Why apprenticeships aren't just 'jobs for the boys'

Laura Cooney, Workplace Communications Officer, Business in the Community calls on employers to challenge stereotypes.

Earlier this week a survey by Prudential found that two-thirds of 16- to 18-year-olds believed that most apprenticeship opportunities were in male-dominated industries such as construction, manufacturing, agriculture and IT. This is contrary to government research which found there are apprenticeships available in 170 sectors, and that successful applications actually skew slightly in favour of women.

We know there is a growing skills shortage in the UK – it’s estimated that by 2022 there will be a 7.5 million skills gap – and apprenticeships play a key role in equipping people of all ages with those skills in a changing workforce. However, these findings show that there are still key issues surrounding the perception of apprenticeships amongst young people. This may be directly impacting on gender segregation in apprenticeships; for instance, women make up 94% of childcare apprentices but just 4% of engineering apprentices. With women under-represented in STEM sector roles, challenging these perceptions is key to attracting more young women into these high-skilled jobs of the future.

This gender segregation may also be impacting on pay. Female apprentices earn an average of £4.82 an hour, compared to the £5.85 earned by their male counterparts – meaning they are losing out on over £2,000 per year. This concentration of female apprentices in low-paid sectors, alongside the over-representation of women in low-paid work as a whole, is one of the many factors which contributes to the gender pay gap, and getting more women into higher-paid apprenticeships, including STEM roles, may help to reduce that gap.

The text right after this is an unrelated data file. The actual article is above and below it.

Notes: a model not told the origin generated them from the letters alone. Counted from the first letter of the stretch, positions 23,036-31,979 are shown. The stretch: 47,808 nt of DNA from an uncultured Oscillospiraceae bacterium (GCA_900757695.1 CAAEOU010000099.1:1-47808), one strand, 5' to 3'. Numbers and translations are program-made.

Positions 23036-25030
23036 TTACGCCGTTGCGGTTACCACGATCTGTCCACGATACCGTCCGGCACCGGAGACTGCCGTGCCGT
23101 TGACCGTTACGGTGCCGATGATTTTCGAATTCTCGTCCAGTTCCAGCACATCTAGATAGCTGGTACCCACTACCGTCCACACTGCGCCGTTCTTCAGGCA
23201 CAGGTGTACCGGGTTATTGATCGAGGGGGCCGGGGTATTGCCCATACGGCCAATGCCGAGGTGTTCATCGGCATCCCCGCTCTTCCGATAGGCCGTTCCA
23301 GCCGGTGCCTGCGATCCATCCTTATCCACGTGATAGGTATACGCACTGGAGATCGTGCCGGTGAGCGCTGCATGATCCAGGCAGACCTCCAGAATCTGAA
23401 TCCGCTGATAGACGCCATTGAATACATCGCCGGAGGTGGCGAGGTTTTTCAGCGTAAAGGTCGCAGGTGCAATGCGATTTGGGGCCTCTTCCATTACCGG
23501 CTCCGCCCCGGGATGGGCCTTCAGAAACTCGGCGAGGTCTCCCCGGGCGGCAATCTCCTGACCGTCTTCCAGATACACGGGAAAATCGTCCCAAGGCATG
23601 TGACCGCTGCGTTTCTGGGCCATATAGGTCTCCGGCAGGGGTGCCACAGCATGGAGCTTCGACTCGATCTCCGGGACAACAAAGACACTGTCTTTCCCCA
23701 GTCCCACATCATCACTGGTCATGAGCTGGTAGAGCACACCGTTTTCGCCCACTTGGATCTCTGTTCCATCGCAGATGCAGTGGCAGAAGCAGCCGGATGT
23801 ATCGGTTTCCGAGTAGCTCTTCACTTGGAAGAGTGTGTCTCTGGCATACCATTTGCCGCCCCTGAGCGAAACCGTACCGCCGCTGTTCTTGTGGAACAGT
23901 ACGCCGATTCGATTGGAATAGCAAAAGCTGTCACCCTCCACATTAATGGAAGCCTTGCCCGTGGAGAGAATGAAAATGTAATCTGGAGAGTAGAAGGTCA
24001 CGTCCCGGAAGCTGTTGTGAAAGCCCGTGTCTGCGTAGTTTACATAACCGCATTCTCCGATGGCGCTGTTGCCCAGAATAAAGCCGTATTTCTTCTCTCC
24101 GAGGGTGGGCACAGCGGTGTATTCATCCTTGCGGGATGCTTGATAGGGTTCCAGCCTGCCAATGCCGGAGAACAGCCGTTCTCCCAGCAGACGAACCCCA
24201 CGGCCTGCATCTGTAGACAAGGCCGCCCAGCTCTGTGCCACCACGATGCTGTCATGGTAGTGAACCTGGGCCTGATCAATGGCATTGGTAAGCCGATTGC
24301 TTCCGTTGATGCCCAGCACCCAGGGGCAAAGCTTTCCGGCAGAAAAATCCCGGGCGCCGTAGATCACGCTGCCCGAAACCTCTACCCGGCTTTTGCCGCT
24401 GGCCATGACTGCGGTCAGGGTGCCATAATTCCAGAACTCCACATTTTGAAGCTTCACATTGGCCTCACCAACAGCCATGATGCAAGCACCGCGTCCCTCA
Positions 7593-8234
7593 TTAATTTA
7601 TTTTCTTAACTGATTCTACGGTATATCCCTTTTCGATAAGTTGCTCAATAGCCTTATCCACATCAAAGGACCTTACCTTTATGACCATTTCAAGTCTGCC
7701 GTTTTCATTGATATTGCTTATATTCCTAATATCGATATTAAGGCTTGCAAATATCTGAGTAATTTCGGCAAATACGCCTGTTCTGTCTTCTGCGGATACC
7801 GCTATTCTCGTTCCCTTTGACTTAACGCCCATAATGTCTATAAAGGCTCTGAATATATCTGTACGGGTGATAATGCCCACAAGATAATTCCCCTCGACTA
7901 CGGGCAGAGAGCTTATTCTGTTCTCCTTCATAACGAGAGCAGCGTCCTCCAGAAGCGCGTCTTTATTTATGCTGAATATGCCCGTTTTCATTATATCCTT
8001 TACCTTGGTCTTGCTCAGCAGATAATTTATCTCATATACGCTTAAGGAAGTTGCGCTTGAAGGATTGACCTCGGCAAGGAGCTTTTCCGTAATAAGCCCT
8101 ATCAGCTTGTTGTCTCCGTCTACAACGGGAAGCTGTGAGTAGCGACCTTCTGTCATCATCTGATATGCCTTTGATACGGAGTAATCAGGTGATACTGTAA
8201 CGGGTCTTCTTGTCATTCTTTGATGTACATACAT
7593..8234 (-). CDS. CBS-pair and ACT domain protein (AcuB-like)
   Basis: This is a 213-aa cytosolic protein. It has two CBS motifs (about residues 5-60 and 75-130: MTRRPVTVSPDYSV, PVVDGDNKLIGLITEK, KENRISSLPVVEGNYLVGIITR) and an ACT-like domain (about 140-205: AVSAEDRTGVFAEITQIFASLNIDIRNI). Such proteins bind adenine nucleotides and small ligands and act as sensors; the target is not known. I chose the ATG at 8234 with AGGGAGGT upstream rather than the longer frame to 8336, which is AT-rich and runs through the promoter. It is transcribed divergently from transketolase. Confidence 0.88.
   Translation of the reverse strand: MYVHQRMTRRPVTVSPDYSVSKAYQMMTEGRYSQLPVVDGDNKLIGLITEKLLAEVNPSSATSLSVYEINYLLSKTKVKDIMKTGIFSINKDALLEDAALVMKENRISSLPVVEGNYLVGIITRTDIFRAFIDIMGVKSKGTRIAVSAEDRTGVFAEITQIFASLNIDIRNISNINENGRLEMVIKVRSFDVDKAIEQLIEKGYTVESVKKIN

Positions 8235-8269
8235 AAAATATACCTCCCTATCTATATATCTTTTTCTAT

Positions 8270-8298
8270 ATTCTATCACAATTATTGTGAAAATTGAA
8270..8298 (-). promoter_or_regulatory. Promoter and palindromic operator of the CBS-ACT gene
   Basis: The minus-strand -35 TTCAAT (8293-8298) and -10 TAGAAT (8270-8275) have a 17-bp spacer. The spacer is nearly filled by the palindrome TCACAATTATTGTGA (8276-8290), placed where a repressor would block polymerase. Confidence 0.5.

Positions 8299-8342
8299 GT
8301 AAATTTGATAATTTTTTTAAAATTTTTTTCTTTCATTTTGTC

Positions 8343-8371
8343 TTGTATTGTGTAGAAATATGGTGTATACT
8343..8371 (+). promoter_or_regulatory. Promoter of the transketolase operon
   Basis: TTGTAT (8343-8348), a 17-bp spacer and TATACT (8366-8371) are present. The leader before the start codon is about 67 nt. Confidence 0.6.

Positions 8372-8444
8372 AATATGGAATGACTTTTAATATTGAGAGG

Gender also has an impact on a candidate’s experience of recruitment. Last year our survey of 4,000 young job seekers backed by the City & Guilds Group found that nearly a third of women aged 18 to 24 say they do not receive feedback after a job interview, compared to less than a fifth of men.

So what can business do to close those gaps? Including images of diverse apprentices in their campaign literature would be a start – after all, apprenticeships can be hugely beneficial for parents returning to work after career breaks or older people wanting to upskill, not just teenagers, and reflecting this will help employers increase diversity.

One way employers can do this is by having their recruitment processes and careers website “mystery shopped” by young people through workshops run by Business in the Community. For example, electrical contractors Clarkson Evans, who recruit between 80 – 100 apprentices each year has their website mystery shopped and as a result of the feedback incorporated new photographic images to illustrate the wide variety of people who become apprentices at the company.

Removing age limits, using a range of channel to advertise apprentices and monitoring applicants’ progress through the hiring process by gender, ethnicity and age can also help to identify and remove any barriers.

There has been some good work on changing these perceptions, such as the recent Get In Go Far campaign which showed young men and women working in office-based roles for organisations such as Lloyds Banking Group, the BBC and Accenture alongside more ‘typical’ apprenticeship roles. Business in the Community’s own Same But Different photography project also include images of women in STEM roles. But we need more employers to take action now to challenge stereotypes and show young people apprenticeships aren’t just ‘jobs for the boys’.